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|Title:||Complement dependent and independent interaction between bovine conglutinin and Mycobacterium bovis BCG: implications in bovine tuberculosis|
|Citation:||Frontiers in Immunology|
|Abstract:||Bovine conglutinin, the first animal collectin to be discovered, is structurally very similar to Surfactant Protein D (SP-D). SP-D is known to interact with Mycobacterium tuberculosis, and the closely-related M. bovis, the causative agent of bovine tuberculosis. We speculated that due to the overall similarities between conglutinin and SP-D, conglutinin is likely to have a protective influence in bovine tuberculosis. We set out to investigate the role of conglutinin in host-pathogen interactions during mycobacterial infection. We show here that a recombinant truncated form of conglutinin (rfBC) composed of the neck and C-type lectin domains, binds specifically and in a dose-dependent manner to the model organism Mycobacterium bovis BCG. rfBC showed significant direct bacteriostatic effect on the growth of M. bovis BCG in culture. In addition, rfBC inhibited the uptake of M. bovis BCG by THP-1 macrophages (human monocyte lineage cell line) and suppressed the subsequent pro-inflammatory response. Conglutinin is well known as a ligand of the complement activation product, iC3b. rfBC was also able to inhibit the uptake of complement-coated M. bovis BCG by THP-1 macrophages, whilst maintaining the pro-inflammatory response. It is likely that rfBC inhibits the phagocytosis of mycobacteria by two distinct mechanisms: firstly, rfBC interferes with mannose receptor-mediated uptake by masking lipoarabinomannan (LAM) on the mycobacterial surface. Secondly, since conglutinin binds iC3b, it can interfere with complement receptor-mediated uptake via CR3 and CR4, by masking interactions with iC3b deposited on the mycobacterial surface. rfBC was also able to modulate the downstream pro-inflammatory response in THP-1 cells, which is important for mobilizing the adaptive immune response facilitating containment of mycobacterial infection. In conclusion, we show that conglutinin possesses complement-dependent and complement-independent anti-mycobacterial activities, interfering with both the known major mechanisms of mycobacterial uptake by macrophages. As mycobacteria are specialized intracellular pathogens, conglutinin may inhibit M. bovis and M. tuberculosis from establishing an intracellular niche within macrophages, and thus, negatively affect the long-term survival of the pathogen in the host.|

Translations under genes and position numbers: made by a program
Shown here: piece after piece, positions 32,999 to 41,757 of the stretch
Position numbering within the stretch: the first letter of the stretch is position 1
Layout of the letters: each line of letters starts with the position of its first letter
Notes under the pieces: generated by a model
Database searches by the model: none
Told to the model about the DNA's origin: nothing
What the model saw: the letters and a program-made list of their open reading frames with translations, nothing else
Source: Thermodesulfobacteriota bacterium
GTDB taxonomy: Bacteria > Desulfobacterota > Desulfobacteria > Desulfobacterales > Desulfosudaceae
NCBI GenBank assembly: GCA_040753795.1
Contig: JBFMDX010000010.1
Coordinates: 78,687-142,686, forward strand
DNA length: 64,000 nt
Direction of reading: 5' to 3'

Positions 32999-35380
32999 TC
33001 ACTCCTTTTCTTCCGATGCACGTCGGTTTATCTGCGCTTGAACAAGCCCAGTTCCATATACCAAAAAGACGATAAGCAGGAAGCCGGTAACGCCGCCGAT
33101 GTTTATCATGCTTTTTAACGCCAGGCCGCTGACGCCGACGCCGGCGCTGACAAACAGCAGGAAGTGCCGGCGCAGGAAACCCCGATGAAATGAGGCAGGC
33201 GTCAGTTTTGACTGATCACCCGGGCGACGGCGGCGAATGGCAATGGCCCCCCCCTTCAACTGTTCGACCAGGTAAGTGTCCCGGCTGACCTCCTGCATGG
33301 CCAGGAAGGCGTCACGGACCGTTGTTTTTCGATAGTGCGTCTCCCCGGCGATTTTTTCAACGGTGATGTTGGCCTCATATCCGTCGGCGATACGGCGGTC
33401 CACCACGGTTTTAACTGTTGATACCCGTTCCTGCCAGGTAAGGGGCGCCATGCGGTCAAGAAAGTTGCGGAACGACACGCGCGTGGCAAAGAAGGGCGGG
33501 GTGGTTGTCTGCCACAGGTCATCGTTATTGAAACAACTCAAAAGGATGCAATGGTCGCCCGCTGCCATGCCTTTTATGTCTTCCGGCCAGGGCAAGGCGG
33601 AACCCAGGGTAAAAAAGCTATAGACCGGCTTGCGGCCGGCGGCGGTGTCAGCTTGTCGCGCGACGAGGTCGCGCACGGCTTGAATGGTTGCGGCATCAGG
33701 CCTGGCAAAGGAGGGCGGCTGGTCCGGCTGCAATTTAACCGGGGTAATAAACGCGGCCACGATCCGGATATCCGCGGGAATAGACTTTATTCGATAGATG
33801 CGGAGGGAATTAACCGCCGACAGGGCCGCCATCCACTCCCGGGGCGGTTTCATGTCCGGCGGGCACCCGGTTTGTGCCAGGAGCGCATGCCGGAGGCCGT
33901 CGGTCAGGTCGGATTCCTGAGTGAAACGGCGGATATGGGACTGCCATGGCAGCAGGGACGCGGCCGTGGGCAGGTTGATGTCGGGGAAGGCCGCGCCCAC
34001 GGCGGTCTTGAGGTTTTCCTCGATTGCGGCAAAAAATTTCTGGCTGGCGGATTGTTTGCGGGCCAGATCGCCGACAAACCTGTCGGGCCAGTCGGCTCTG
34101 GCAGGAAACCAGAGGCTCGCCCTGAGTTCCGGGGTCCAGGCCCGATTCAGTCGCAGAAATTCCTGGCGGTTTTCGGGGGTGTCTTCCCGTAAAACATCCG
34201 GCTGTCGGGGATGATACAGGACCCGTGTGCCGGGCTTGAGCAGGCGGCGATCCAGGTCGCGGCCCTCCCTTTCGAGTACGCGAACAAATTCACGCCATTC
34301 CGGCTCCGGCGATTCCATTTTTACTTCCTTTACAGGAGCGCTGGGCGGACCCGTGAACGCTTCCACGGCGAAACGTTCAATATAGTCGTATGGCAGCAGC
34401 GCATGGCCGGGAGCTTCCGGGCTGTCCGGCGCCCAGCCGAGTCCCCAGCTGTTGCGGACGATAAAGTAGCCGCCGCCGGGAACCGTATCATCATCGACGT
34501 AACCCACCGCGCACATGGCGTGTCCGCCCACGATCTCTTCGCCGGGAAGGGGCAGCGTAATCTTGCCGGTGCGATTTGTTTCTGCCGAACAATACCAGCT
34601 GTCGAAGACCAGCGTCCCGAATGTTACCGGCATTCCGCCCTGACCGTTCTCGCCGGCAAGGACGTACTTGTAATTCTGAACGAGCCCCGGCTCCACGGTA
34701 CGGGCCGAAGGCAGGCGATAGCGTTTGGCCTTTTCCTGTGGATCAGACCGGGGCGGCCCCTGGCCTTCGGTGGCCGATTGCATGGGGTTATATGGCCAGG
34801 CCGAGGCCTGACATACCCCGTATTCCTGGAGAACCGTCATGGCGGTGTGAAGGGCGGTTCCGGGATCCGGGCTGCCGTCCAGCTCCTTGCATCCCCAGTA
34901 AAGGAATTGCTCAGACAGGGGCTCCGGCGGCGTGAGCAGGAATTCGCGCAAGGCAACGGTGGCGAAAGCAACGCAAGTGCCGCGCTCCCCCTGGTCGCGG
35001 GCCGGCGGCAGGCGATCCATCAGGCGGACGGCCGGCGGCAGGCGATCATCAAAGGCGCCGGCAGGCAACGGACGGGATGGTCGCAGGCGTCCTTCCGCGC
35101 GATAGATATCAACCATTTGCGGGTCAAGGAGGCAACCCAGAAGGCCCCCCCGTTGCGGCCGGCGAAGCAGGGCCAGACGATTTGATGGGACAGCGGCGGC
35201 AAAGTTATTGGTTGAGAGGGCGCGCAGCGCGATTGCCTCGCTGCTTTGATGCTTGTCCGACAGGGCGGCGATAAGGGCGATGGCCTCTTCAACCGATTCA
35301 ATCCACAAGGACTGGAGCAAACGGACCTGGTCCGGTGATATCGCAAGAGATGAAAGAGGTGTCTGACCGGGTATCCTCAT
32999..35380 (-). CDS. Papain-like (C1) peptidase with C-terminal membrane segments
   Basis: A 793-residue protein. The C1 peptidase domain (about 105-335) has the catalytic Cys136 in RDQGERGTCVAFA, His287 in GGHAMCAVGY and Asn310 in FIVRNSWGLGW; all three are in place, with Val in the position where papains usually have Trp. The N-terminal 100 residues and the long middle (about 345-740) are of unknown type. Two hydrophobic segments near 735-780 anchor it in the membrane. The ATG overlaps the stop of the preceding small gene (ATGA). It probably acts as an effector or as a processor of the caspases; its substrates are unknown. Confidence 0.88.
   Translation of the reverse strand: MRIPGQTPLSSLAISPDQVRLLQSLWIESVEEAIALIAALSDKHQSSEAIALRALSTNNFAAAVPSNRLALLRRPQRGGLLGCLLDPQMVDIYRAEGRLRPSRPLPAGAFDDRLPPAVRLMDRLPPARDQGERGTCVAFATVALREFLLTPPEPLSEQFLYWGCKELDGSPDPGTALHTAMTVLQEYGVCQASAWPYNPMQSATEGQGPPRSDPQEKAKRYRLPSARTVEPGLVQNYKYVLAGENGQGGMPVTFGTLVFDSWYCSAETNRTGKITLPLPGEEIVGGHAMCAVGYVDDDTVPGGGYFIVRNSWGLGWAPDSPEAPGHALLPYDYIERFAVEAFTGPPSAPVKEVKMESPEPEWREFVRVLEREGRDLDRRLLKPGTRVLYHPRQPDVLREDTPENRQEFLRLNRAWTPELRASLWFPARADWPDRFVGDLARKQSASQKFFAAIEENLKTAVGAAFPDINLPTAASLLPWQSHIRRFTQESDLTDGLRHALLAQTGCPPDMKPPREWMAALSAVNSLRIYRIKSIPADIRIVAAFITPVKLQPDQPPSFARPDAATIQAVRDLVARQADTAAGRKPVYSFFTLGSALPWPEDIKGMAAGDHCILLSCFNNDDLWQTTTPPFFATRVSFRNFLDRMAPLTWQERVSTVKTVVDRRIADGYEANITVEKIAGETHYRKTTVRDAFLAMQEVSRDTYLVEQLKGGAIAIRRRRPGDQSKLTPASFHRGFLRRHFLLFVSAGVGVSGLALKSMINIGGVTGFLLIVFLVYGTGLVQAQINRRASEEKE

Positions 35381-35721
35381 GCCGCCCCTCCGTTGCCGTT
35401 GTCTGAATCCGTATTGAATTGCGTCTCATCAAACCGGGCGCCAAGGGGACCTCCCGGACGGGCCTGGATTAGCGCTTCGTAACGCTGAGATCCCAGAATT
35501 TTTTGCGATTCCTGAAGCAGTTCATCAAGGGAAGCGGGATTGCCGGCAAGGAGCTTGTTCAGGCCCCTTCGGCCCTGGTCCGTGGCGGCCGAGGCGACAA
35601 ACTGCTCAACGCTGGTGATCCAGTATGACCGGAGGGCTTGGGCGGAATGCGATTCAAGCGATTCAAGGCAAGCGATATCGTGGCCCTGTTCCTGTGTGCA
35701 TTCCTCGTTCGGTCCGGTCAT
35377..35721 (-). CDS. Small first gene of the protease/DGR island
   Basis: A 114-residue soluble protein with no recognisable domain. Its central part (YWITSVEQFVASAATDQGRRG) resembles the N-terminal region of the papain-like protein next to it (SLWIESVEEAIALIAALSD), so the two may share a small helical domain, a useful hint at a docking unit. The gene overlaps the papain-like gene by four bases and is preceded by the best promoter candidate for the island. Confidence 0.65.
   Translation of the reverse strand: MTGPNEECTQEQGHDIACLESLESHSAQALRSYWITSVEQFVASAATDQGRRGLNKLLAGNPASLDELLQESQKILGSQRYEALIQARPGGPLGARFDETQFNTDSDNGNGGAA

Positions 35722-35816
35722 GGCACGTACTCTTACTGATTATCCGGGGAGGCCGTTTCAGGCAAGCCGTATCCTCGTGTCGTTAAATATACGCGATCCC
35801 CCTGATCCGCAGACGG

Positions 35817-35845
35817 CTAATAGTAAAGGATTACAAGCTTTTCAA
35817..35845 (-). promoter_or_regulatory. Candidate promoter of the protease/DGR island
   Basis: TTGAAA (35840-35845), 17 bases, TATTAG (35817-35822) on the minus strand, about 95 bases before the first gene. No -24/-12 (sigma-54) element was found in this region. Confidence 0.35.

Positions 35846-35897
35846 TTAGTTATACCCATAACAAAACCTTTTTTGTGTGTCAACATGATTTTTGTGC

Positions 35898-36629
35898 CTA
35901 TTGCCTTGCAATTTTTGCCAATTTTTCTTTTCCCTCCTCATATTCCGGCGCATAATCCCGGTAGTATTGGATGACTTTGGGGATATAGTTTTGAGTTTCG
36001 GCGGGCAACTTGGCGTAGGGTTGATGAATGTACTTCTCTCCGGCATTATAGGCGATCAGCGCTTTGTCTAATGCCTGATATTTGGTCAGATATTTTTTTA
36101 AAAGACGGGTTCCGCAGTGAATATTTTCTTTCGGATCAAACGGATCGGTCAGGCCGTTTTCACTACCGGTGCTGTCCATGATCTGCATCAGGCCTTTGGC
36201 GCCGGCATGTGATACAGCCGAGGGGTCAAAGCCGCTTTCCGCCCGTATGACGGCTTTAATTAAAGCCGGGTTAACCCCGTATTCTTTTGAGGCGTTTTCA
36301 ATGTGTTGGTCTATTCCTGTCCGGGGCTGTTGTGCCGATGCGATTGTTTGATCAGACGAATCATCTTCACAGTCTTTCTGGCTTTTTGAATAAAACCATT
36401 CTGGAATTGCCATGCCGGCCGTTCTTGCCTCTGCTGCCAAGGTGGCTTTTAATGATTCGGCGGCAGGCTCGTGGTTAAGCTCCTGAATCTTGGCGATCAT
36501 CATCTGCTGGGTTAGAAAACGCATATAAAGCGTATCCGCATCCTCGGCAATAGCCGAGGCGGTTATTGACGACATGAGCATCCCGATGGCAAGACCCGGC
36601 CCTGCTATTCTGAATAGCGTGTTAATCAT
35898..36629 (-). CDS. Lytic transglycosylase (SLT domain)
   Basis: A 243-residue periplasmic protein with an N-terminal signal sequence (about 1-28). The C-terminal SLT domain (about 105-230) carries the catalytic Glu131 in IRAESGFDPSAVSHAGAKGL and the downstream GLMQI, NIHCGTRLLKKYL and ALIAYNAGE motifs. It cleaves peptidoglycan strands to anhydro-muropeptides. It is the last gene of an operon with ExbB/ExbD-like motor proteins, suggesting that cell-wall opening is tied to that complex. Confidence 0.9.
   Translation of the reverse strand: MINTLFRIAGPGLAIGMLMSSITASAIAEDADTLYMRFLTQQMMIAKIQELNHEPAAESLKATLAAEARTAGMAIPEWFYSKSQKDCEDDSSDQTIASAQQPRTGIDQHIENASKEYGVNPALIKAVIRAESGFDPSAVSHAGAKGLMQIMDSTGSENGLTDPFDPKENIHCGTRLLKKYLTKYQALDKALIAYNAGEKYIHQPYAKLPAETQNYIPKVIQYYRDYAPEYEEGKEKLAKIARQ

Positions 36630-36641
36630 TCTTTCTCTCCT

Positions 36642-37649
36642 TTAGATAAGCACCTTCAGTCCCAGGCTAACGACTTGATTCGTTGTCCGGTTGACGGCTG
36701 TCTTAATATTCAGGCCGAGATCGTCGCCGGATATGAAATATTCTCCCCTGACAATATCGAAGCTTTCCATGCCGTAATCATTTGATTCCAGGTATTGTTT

|Appears in Collections:||Dept of Life Sciences Research Papers|
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